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Thursday, March 11, 2010

Have you run your paces today?


I came across an article a while ago that just shined a light on me on pacing and created that total “aha” moment. http://www.fictionfactor.com/guests/pacing.html by Dr. Vicki Hinze. It was brilliantly written so I’m going to try to break down some of what gave me that “aha” moment here.
She said “For a moment, let's pretend that the words we write on the page are sounds. If all the sounds are the same, then we have monotone. Monotone puts us to sleep, bores us to tears, turns us off--and if it goes on for any length of time--ticks us off.”

Does that make sense? Absolutely.

If every sentence is the same, length, and tone it will get boring and you’ll end up putting your reader to sleep. That’s pacing.

She says “Pacing is the rhythm of the novel, of the chapters and scenes and paragraphs and sentences.” I can understand that. There’s a flow to a story and up/down rhythm that you can point out if you pay close enough attention. Think about it. You have action/reaction. Scene/sequel. These are pacing as well. And you also have to remember pacing within each scene.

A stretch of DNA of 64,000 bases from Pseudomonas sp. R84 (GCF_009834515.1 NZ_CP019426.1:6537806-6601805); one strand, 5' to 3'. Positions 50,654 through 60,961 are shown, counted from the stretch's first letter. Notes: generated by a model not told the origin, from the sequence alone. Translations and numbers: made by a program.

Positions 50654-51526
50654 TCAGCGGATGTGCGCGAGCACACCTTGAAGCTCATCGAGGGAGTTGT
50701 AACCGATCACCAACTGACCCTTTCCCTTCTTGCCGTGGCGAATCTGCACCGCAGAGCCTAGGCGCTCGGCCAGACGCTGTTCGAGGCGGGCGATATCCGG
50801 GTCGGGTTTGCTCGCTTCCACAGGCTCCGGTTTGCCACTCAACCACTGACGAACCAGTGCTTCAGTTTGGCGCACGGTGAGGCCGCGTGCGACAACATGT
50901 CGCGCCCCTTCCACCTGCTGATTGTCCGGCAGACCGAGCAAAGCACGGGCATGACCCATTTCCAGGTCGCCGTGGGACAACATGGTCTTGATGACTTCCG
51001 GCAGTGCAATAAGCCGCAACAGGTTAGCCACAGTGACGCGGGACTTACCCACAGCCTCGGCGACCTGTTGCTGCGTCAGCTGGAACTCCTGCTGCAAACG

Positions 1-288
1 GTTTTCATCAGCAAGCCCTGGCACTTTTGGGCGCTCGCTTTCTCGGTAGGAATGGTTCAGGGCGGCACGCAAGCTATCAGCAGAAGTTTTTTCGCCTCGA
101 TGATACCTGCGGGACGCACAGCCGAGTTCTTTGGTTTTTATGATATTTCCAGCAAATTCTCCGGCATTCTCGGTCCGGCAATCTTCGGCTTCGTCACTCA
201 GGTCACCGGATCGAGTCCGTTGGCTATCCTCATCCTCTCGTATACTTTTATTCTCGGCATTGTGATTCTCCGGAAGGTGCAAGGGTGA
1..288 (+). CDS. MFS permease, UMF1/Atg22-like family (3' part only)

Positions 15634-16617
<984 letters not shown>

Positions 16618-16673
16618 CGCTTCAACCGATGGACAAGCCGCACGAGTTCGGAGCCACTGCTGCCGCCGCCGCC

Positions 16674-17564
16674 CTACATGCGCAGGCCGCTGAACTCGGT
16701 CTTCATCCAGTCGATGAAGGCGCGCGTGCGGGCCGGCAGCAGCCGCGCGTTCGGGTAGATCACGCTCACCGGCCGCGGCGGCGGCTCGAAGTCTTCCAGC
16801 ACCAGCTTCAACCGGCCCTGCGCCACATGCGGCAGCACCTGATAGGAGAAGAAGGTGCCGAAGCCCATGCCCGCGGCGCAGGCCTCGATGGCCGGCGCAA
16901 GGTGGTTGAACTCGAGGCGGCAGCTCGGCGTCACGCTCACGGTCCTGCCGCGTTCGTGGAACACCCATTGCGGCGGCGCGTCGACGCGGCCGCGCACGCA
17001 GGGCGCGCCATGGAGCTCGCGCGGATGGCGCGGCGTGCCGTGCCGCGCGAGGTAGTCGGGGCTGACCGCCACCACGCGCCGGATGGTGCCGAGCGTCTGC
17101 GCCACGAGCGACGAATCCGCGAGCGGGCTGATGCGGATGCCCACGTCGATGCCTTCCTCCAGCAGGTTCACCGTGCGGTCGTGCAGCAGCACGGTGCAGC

Keep in mind if all your sentences look and sound the same, then you’re not pacing your story. Vary your sentence structure and the length of your sentences. And know when to slow the pacing and when to increase it.

Let’s take a look at the things that slow pacing. Narration. Setting. Emotion. Internal thoughts. Flashbacks. All these things require long, drawn out sentences. They are necessary for the story. A reader cannot sustain a quick pace for long. Use this time to reveal character development, introduce new characters or new information pertaining to the plot, produce the characters plan of action and set up the next action scene.

You want to use your five senses, emotion, layer in your details. I never recommend large blocks of narration. There are ways to keep the slow pace using longer sentences but break the paragraphs up so you won’t have one large wall of text. Agents and Editors, even readers cringe and probably skim through it in order to move forward to “get to the good stuff.”